T H (cursive) - on salts of 1785 - Hatton or Heming?

1700 - 1830

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Granmaa
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T H (cursive) - on salts of 1785 - Hatton or Heming?

Postby Granmaa » Tue May 12, 2009 5:29 pm

Is the maker of these rather fine 1785 salts Thomas Hatton or Heming?

Miles

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Tongtwister
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Postby Tongtwister » Wed May 13, 2009 3:13 am

My view is Thomas Hemming - does anyone know for sure whether he was still sending work for assay this late?

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buckler
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Postby buckler » Wed May 13, 2009 12:58 pm

Certainly not Thomas Hatton the smallworker who died 7th March 1764 according to the St Jame's Chronicle of 8 March 1764. His will , Thomas HATTON, Silver Bucklemaker of St Anne in Westminster was proved at the PCC on 15 March 1764.
As mentioned in that will he was the brother of Samuel Hatton, another silver bucklemaker in the same area.

He left most of his estate to a lady called Margaret Murphy, Widow .
She was given as resident , like himself, in the Parish of St Annes, Soho and in the will was treated as one would expect if she was his wife. The lady was described in one part of the will as "the reputed Wife " of Thomas Hatton and her daughter, Mary Murphy was also described as the "reputed daughter" of Thomas Hatton. Whether reputed was what we would call "common law" is open to debate - language usage changes over two centuries and legal language is always a minefield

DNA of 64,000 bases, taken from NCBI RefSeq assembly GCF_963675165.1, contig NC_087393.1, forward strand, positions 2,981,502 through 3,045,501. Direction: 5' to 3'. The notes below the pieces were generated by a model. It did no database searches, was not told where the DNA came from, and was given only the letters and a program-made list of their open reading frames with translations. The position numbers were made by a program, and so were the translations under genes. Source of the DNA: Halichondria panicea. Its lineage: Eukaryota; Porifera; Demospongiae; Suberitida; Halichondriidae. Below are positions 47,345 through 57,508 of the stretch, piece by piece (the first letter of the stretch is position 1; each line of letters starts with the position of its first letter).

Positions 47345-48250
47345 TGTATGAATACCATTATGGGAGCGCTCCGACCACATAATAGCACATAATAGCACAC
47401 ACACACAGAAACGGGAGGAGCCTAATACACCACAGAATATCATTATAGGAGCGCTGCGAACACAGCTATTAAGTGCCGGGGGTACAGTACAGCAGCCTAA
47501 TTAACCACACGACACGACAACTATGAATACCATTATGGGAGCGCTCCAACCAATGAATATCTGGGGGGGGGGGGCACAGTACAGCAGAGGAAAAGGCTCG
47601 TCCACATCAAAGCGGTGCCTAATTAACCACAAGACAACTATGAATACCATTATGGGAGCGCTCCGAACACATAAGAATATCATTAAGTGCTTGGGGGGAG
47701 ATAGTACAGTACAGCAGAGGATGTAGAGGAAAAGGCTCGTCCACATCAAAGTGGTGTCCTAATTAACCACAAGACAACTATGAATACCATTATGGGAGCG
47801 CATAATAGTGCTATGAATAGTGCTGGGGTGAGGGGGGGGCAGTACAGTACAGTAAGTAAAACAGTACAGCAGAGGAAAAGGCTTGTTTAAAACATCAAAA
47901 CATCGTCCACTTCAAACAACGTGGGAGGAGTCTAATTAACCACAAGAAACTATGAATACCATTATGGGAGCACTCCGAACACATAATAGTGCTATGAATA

I think although Grimwade gives his first recorded mark as 26 June 1762 as smallworker at Frith Street ("Thift"), Soho he may have had marks in the lost register since he describes himself as a Silver bucklemaker in an Old Bailey trial of 16 Apr 1760. He may of course have been only a journeyman who subcontracted

Since his brother Samuel entered bucklemaker marks , all St Annes from 1758 to 1779 it seems likely that either Thomas was considerably the elder of the two, or died fairly young. A Samuel Cooke was apprenticed to Thomas in December 1762, so I imagine was turned over to his Samuel on Thomas's death. As it seems likely this Samuel Cooke was the long working ( 1776 - 1817) silverbuckle maker at Crown and Sceptre Court off St James Street if any one could shed light on this I'd be interested.
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MCB
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Postby MCB » Thu May 14, 2009 7:16 am

Hello Miles,

We know that in 1782 Thomas Heming was out of his position as principal goldsmith to the king. We also know he used unregistered marks.

In George Heming's biography (page 542) Grimwade mentions that Heal had located George to his father Thomas' business address in 1784. Grimwade draws the conclusion this was when Thomas had quit.

Thomas would no doubt have had to remove the crown which had adorned his previously registered rectangular punch but perhaps didn't get around to registering the one used here which in style is quite similar. Is it possible the salts had Thomas' mark on them and were still in the shop until 1785 when George sent them to assay? They look well made enough for that.

Regards,
Mike
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Granmaa
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Postby Granmaa » Thu May 14, 2009 10:21 am

Hello all,

They are pretty well made, and the design is excellent. In eBay language: the photo does not do them justice.
Your theory sounds quite likely Mike, I'm putting them down as Thomas Heming in my book.

Miles
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Postby dognose » Mon May 25, 2009 7:31 am

Hi,

Trade cards for Thomas and George Heming.

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Trev.
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